While I only played through the demo, I still managed to see a lot of the game’s overall presentation. And like any of Platinum’s famous games, Metal Gear Rising’s presentation left me impressed with the overall product.
Painstaking detail has been applied to the visuals of this game, resulting in great textures, interesting lighting, fluid animations, and an overall lifelike world. Saying it’s pretty is a bit of an understatement, really; Revengenace is a visual marvel, using stylized design to deliver a title that retains the look of a Metal Gear game while still creating its own identity.
Music is largely forgettable but complements the action well, being made up mostly of high-energy electronic mixes or hardcore rock heavy on the screaming and guitars. It sounds a bit more like something you’d hear blaring from a seventeen-year-old’s car, but works alongside the combat well enough and isn’t a problem.
Where the problem potentially is, however, is the game’s overall narrative. While Platinum is known for making great games, they aren’t known for making particularly memorable or fantastic narrative-driven experiences. I only got a taste of the game’s story,but this looks to be the case as well in Metal Gear Rising, marking another departure from the game’s roots in a series known for its cinematics.
Raiden is a broody, generic fighter with no likeable qualities and no interesting quirks. He’s dark, he’s fierce, and he’s a great character to forget about as you slice enemies in half. The rest of the team behind him at Maverick is pretty much the same, with a few small exceptions by way of wisecracking guides that aren’t necessarily funny or endearing, but manage to somewhat break the monotonous tone the game has overall. Add to that a cliched plot, and it’s safe to say that fans of the deep and twisted storytelling seen in Metal Gear games past will be sorely disappointed if they expect the same experience from Metal Gear Rising.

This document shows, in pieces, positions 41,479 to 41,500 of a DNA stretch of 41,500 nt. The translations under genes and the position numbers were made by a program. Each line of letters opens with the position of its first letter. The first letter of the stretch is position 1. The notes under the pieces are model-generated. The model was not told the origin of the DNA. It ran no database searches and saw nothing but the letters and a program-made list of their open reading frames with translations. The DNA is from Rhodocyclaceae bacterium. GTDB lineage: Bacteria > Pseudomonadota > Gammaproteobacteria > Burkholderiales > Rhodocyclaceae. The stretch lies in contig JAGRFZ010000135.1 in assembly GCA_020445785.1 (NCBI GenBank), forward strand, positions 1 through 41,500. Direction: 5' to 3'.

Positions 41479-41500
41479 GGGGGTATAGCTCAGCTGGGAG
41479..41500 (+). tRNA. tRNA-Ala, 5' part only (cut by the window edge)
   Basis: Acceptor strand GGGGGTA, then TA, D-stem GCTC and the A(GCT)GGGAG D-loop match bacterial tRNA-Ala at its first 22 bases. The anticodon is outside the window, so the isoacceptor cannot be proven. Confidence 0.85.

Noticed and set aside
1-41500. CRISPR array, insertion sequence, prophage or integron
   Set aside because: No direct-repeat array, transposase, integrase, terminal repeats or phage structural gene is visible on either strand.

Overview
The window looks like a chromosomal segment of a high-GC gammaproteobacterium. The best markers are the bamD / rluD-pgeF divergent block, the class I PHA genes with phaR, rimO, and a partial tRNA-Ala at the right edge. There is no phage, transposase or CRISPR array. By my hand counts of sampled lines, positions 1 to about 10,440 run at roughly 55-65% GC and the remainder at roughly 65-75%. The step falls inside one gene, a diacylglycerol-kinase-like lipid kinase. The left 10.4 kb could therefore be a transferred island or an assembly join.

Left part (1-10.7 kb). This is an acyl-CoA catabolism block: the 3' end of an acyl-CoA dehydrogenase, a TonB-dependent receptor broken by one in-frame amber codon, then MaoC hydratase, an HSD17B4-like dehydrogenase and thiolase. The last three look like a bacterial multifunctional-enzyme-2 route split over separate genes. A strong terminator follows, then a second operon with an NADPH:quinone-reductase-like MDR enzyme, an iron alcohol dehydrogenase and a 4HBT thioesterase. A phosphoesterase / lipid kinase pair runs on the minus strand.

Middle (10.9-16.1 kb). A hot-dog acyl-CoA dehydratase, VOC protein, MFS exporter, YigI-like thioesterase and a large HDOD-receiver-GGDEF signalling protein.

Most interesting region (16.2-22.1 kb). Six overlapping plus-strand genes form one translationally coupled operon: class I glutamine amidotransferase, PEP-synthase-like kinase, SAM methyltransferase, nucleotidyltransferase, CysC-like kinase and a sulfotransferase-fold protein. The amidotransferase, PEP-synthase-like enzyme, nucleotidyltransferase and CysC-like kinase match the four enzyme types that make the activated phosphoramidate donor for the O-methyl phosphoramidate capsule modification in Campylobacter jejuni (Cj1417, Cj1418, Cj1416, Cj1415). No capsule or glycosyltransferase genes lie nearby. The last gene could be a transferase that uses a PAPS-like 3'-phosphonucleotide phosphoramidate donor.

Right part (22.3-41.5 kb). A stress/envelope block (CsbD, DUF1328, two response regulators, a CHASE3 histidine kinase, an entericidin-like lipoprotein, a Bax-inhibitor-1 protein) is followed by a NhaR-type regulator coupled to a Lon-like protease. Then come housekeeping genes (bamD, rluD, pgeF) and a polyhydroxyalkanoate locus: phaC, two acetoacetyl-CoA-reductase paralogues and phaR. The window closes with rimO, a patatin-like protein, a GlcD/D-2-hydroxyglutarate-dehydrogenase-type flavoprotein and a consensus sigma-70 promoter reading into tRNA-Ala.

Overall, the demo itself revealed two things: that Metal Gear Rising: Revengeance is a great action game, but it’s a terrible Metal Gear game with mere nods to its predecessors that are in no way meaningful. It’s fast, fluid, and fun, but largely forgettable, making this potentially one of the most awkward spin-offs a major franchise has ever received. Don’t come to Metal Gear Rising expecting anything more than a Bayonetta-esque action game featuring one of the more prominent characters in the Metal Gear universe.
Metal Gear Rising: Revengeance releases on the Xbox 360 and PlayStation 3 on February 19th.